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Utility Week 5th July 2019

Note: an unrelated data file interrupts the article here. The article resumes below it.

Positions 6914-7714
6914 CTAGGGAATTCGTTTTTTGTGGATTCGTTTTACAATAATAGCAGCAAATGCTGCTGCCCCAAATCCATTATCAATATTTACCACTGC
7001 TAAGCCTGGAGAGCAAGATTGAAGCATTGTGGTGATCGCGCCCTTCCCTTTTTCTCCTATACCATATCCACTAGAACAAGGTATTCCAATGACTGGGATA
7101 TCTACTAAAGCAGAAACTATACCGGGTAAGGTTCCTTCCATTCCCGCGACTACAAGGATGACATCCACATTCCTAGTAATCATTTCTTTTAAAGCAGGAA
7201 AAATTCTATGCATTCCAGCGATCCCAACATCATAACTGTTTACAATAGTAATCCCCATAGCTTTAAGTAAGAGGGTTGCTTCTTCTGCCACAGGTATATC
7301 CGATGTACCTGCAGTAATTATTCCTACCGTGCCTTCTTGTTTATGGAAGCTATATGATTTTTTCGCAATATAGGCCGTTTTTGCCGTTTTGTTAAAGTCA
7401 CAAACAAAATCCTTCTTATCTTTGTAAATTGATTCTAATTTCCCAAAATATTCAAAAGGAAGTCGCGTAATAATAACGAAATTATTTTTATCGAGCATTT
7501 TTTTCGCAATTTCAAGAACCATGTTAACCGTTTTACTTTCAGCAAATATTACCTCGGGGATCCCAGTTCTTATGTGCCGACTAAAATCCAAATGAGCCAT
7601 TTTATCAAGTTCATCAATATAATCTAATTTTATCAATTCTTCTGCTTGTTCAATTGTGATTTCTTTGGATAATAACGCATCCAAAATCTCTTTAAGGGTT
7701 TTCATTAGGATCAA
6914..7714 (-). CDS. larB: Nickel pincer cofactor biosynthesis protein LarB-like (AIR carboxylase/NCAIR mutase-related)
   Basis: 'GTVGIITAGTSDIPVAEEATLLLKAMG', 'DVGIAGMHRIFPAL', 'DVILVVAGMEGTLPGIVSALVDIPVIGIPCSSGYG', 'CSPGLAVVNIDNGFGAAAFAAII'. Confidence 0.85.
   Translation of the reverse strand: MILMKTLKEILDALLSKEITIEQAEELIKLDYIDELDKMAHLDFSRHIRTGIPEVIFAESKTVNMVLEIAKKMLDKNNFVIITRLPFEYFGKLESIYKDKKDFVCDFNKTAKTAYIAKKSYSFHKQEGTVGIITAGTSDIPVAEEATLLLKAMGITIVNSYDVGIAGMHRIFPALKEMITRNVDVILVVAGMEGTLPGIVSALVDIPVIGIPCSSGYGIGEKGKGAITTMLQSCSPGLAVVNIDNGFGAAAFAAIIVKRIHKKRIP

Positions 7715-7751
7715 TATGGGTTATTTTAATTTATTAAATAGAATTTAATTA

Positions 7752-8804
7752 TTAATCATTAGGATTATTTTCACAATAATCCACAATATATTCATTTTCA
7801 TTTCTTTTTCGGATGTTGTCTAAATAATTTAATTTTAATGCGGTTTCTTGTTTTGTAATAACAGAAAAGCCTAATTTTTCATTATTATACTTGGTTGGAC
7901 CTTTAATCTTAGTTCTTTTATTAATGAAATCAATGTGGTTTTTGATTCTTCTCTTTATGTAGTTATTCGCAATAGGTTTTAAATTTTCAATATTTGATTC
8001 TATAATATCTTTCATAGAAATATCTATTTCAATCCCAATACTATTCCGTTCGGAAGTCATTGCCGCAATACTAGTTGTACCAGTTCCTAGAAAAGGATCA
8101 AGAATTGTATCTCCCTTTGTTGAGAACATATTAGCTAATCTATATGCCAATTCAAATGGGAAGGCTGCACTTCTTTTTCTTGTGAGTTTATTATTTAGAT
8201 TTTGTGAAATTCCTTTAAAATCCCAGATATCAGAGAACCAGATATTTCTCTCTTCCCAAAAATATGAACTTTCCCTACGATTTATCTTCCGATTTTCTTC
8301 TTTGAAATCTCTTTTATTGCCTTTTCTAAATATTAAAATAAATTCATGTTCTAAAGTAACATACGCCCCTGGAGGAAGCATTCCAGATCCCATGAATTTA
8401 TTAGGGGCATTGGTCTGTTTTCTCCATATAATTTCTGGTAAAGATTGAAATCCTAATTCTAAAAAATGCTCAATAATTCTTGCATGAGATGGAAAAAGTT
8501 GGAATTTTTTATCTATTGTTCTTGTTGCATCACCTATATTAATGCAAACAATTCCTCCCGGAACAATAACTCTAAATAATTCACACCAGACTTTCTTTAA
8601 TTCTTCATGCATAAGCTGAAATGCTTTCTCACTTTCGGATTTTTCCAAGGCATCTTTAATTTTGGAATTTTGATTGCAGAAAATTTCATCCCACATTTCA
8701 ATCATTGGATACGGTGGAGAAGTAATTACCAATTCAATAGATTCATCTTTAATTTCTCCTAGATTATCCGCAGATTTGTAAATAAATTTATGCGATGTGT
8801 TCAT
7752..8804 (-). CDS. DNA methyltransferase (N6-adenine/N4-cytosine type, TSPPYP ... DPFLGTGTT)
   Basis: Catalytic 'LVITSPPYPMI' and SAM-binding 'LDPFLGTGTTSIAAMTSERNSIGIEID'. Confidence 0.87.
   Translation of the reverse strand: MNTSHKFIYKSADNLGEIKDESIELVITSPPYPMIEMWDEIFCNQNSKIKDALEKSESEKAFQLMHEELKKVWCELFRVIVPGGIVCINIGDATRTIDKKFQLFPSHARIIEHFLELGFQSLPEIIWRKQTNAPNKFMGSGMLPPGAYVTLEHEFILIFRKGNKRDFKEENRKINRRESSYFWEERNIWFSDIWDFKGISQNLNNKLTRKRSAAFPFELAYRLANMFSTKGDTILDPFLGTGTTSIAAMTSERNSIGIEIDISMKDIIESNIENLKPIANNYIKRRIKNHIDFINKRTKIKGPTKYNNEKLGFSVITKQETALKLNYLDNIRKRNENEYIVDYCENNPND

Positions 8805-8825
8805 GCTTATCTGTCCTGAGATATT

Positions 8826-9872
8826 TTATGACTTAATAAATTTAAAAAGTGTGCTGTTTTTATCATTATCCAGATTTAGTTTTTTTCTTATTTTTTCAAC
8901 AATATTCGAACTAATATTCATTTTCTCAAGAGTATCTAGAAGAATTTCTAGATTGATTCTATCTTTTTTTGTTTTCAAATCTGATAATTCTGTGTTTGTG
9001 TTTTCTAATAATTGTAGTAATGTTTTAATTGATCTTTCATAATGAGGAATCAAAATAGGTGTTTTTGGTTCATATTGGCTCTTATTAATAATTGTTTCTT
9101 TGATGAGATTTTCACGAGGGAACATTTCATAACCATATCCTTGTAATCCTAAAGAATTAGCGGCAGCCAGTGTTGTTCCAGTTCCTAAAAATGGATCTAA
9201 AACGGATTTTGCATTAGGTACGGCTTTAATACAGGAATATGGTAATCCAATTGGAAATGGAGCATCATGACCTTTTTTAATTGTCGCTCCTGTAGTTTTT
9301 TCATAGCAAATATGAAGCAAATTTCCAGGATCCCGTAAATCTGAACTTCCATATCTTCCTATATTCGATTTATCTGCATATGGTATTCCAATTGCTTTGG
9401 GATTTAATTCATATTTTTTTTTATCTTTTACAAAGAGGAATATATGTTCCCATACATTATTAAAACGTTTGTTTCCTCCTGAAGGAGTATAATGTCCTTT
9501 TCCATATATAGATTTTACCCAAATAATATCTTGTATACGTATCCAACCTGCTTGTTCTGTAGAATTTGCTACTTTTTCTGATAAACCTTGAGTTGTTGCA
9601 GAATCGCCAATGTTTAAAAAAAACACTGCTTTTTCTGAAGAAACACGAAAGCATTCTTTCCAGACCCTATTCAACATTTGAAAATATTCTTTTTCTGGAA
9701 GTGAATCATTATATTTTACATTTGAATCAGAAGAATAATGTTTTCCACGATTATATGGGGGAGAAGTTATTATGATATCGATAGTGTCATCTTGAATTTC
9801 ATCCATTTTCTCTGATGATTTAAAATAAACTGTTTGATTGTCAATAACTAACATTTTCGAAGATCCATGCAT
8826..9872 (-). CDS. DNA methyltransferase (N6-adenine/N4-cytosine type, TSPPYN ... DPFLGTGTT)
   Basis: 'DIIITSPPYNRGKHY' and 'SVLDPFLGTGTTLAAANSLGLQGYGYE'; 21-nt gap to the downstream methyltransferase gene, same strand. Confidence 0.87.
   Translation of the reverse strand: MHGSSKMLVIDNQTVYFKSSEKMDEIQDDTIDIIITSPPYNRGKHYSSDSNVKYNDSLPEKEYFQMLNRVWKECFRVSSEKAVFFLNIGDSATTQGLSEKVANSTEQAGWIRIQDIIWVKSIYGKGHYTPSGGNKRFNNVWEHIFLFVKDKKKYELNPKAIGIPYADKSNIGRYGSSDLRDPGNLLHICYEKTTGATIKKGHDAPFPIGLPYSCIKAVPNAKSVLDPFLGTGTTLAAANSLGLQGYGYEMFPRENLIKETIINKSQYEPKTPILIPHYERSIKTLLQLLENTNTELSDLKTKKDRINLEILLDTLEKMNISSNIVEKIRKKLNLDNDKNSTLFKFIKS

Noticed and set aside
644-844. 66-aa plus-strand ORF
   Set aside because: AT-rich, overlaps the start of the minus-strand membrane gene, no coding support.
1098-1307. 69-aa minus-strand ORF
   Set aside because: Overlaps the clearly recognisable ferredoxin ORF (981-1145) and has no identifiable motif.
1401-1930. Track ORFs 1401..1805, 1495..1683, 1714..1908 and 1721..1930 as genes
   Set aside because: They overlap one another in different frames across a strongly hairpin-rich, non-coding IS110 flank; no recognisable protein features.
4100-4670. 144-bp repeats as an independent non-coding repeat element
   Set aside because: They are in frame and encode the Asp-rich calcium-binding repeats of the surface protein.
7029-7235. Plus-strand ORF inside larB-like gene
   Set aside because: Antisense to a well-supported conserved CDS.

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4 | 5TH - 11TH JULY 2019 | UTILITY WEEK Seven days... Australia needs action to meet Paris target The challenge the Morrison gov- ernment faces in meeting future climate targets without new policies is underlined by an analysis that breaks down how significantly greenhouse gas emissions are increasing from transport, natural gas and coalmining. The analysis of government data by Hugh Saddler, an energy consult- ant and ANU honorary associate professor at the Crawford School of Public Policy, suggests Australia cannot meet the target it set at the Paris climate summit without poli- cies to address where emissions are rising substantially. The Guardian, 1 July Coal-free period was hit using a ploy It was hailed as a "watershed moment" by National Grid: Britain's first 24 hours without burning coal for electricity since the Victorian era. However, The Times can reveal that managers at the company had to delay a coal plant from being fired up to achieve the headline- grabbing feat. The decision was disclosed by a whistleblower, who alleged that National Grid may have broken its licence conditions by discriminating against coal and potentially by reducing security of supply. National Grid denies wrongdoing. The Times, 29 June Gas in the US is the climate battleground America's coal-burning power plants are shutting down at a rapid pace, forcing electric utilities to face the next big climate question: embrace natural gas or shiŠ aggres- sively to renewable energy? A rush to build gas-fired plants, even though they emit only half as much carbon pollution as coal, has the potential to lock in decades of new fossil-fuel use. The New York Times, 26 June National media Reeves queries £1 trillion cost estimate for net zero T he chair of the Department for Business, Energy and Industrial Strategy select committee, Rachel Reeves, has called on the chancellor to explain reports the government has put the cost of meeting net zero emissions by 2050 at £1 trillion. In a letter to Phillip Ham- mond, Reeves aked the Treasury to confirm the estimate and explain how such a figure had been calculated. She also queried whether the Treasury had considered what possible public expenditure sav- ings could arise from reducing greenhouse gas emissions. According to the letter, such savings could arise from reduced NHS expenditure brought about by people enjoying healthier and more active lifestyles. It also asked the chancellor if he agreed with the Committee on Climate Change's analysis that the air quality and health benefits would "partially or possibly even fully offset the costs" of delivering the target. Last week, MPs approved a motion to introduce the new target through an amendment to the 2008 Climate Change Act. The legislation, which was introduced under the last Labour government, set a target that the UK should reduce its carbon emissions to 80 per cent of 1990 levels by 2050. The BEIS committee chair has also written to the interim energy minister, Chris Skidmore, ahead of his appearance in front of the committee on 10 July, with a series of questions about how the government intends to achieve net zero by 2050. In her letter to Skidmore, Reeves asks if the government plans include international aviation and shipping, and if so, whether ministers intend to legislate accordingly. The letter also asks how the government will work with other countries to develop markets for carbon units and about BEIS's role in the proposed five year review of the net zero target. JH See lead story, p10 "We have done a lot of work to improve the perception that we are actually going to do what we say we are going to. But delivery speaks louder than anything else" Thames Water chief financial officer Brandon Rennet STORY BY NUMBERS Tata Chemicals' CCS project Tata Chemicals Europe has unveiled plans to invest £16.7 million in the UK's first large- scale carbon capture facility at its Northwich industrial site in Cheshire. £4.7m BEIS support for the scheme. 9 Number of CCS projects that will share £26 million of government funding. 96MW Tata will extract carbon dioxide from an existing 96MW gas plant and use it to produce sodium bicarbonate for food and pharmaceuticals. 40,000 Tonnes of carbon dioxide that will be captured and processed by the plant each year.

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